Treat yourself to Cusco’s Museum of Pre-Columbian Art

Treat yourself to Cusco’s Museum of Pre-Columbian Art

If you are exploring Cusco and the cobble-stoned back streets of the historic San Blas district, consider taking an hour or two, or three, to experience gorgeous pre-Columbian art at the Museo de Arte Precolombino (MAP).

Ancient Peruvian elites adorned themselves with ornaments of sea shells, finely carved and polished, to symbolize the connection with the marine world, like this bracelet made from marine snails cut, carved, polished and strung together by the Chimu.

With 398 pieces on permanent loan from the collection of Lima’s Larco Museum, and presented by Larco’s former curator, archaeologist Ulla Holmquist, one might think they’re going to encounter a “Larco Museum-lite.”

But that couldn’t be further from the truth.

“The very name ‘Museum of Pre-Colombian Art’ indicates that the works it contains were selected for their aesthetic value,” wrote renowned Peruvian abstract artist Fernando de Szyszlo soon after the museum first opened in 2003.

The museum was in great part the brainchild of Szyszlo, who passed away in 2017. He believed the primary challenge was how to identify pre-Columbian art “putting the accent on the word art,” rather than “concentrating primarily on the archaeological and historical aspects of our Pre-Hispanic background, which was the usual tendency.”¹

Seeing the art through ancient eyes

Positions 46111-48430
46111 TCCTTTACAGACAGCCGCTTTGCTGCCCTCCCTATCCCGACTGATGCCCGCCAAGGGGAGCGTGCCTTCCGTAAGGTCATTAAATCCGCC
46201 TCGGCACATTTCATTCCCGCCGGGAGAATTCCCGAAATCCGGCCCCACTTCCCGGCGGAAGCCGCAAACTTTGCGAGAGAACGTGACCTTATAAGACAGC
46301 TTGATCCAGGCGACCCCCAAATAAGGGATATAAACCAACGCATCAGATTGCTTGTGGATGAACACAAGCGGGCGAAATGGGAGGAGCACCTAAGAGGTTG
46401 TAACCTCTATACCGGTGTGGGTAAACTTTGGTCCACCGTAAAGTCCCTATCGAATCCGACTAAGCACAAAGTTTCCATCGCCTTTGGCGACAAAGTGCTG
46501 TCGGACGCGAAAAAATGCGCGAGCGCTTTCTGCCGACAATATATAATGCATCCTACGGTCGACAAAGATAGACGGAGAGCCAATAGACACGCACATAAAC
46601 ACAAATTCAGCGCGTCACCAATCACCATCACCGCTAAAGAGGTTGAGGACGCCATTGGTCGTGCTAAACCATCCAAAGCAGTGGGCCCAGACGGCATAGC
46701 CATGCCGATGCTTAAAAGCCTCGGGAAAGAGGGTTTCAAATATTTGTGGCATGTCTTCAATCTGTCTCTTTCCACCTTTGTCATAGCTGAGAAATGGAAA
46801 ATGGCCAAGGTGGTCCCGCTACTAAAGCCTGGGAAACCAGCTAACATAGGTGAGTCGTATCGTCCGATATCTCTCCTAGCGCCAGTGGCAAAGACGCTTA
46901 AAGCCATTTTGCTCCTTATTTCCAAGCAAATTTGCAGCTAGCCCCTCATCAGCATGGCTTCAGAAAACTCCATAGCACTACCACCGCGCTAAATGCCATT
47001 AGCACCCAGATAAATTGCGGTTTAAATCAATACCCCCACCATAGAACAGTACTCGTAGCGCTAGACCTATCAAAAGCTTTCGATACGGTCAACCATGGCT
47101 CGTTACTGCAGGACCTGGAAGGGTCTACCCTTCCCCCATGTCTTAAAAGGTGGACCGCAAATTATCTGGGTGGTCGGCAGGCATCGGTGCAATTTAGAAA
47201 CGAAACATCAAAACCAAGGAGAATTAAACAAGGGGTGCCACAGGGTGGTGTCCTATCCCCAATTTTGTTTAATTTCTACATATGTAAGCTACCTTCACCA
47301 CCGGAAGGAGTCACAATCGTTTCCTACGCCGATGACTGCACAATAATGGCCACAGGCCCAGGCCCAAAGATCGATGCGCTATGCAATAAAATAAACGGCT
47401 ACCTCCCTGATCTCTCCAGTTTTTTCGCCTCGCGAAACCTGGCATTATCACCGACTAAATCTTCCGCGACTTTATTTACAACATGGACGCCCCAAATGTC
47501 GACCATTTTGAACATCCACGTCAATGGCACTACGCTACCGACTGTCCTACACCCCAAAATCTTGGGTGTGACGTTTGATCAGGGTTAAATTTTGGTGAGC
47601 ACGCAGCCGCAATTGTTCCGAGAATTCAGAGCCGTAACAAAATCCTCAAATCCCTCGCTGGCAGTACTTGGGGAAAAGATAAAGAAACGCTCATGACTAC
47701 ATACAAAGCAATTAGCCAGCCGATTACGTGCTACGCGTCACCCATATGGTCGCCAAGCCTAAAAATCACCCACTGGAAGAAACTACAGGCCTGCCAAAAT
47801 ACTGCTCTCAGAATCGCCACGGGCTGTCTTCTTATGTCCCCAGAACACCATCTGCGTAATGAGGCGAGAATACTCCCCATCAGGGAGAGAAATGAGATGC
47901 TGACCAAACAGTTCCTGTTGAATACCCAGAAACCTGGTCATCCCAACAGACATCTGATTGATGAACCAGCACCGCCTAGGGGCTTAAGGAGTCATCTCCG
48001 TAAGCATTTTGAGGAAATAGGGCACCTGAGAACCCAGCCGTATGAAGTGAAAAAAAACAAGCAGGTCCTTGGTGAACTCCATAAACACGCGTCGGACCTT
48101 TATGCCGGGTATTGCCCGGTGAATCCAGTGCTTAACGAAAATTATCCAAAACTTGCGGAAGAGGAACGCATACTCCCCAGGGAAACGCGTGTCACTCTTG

Just like at the Larco Museum, the curiatoral texts and audio narrations set the stage with an ancient Andean worldview. Over millennium the inhabitants of successive and overlapping societies — Cupisnique, Chavín, Nasca, Paracas, Moche, Chimú, Salinar, Vicús, Virú, Huari, Chancay, Chimu and the Inca — understood their lives in the context of three worlds, or “pachas”:

  • Hanan Pacha, or the sky and heavens, “populated by stars, storms, winds, light” and principally represented by depictions of birds, particularly the condor.
  • A complement to this world above was a netherworld below, the Uku Pacha. This underground substrate was “dark, wet, the world of the uterus where seeds germinate and take root;” the Pachamama, or mother earth. It was represented with depictions of spiders and serpents.
  • And between these two worlds, the Kay Pacha — the here and now — where human daily life took place. “It is the space of the ‘tinkuy’ or meeting point in Quechua. It is the trystlng space where life is generated, because this is where the opposites that need and complement each other meet.” This terrestrial plain is represented by people, as well as animals, including llamas, monkeys and big cats, particularly the puma.

The organization of the museum’s 10 galleries is based less on archaeological theory than on Peru’s diverse geography and the materials that the ancient artists used to create their mythic narratives — stone, wood, shell, silver and gold alloys, and clay.

Besides the written texts accompanying each exhibited piece, the Museum last year started to offer remote audio guides with commentary on the ethnographic and artistic significance of some of the most emblematic works displayed.

For instance, this piece belonging to the Viru cutlure, which evolved along Peru’s northern coast more than 3,000 years ago at the same time the Egyptians were creating hieroglyphics. The narrator remarks on the great detail the artist included in the facial features, toes and toenails.

Viru sculpure depicting half-naked character